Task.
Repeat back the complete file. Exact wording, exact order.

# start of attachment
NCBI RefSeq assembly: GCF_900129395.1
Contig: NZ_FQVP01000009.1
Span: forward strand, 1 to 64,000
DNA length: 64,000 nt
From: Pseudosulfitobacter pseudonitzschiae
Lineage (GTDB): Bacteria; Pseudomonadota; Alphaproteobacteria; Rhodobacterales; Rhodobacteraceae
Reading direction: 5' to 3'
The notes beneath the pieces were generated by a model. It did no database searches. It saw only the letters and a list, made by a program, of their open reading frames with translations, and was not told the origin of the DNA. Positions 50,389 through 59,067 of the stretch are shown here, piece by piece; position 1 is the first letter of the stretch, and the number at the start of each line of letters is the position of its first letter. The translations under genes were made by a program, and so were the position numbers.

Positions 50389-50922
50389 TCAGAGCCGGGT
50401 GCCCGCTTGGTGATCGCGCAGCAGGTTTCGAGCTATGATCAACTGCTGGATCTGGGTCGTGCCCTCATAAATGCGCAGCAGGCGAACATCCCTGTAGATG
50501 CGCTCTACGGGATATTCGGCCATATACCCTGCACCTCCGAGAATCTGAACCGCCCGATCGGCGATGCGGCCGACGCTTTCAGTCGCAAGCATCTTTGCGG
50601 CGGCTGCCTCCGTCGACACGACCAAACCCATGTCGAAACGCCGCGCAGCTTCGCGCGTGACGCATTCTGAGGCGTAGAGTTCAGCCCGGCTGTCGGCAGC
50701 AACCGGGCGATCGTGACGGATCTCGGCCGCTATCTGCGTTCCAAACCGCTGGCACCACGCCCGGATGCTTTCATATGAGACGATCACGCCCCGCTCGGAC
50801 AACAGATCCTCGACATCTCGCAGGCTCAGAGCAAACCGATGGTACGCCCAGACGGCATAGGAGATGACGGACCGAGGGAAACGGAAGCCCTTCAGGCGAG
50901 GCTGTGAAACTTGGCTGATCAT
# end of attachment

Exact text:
NCBI RefSeq assembly: GCF_900129395.1
Contig: NZ_FQVP01000009.1
Span: forward strand, 1 to 64,000
DNA length: 64,000 nt
From: Pseudosulfitobacter pseudonitzschiae
Lineage (GTDB): Bacteria; Pseudomonadota; Alphaproteobacteria; Rhodobacterales; Rhodobacteraceae
Reading direction: 5' to 3'
The notes beneath the pieces were generated by a model. It did no database searches. It saw only the letters and a list, made by a program, of their open reading frames with translations, and was not told the origin of the DNA. Positions 50,389 through 59,067 of the stretch are shown here, piece by piece; position 1 is the first letter of the stretch, and the number at the start of each line of letters is the position of its first letter. The translations under genes were made by a program, and so were the position numbers.

Positions 50389-50922
50389 TCAGAGCCGGGT
50401 GCCCGCTTGGTGATCGCGCAGCAGGTTTCGAGCTATGATCAACTGCTGGATCTGGGTCGTGCCCTCATAAATGCGCAGCAGGCGAACATCCCTGTAGATG
50501 CGCTCTACGGGATATTCGGCCATATACCCTGCACCTCCGAGAATCTGAACCGCCCGATCGGCGATGCGGCCGACGCTTTCAGTCGCAAGCATCTTTGCGG
50601 CGGCTGCCTCCGTCGACACGACCAAACCCATGTCGAAACGCCGCGCAGCTTCGCGCGTGACGCATTCTGAGGCGTAGAGTTCAGCCCGGCTGTCGGCAGC
50701 AACCGGGCGATCGTGACGGATCTCGGCCGCTATCTGCGTTCCAAACCGCTGGCACCACGCCCGGATGCTTTCATATGAGACGATCACGCCCCGCTCGGAC
50801 AACAGATCCTCGACATCTCGCAGGCTCAGAGCAAACCGATGGTACGCCCAGACGGCATAGGAGATGACGGACCGAGGGAAACGGAAGCCCTTCAGGCGAG
50901 GCTGTGAAACTTGGCTGATCAT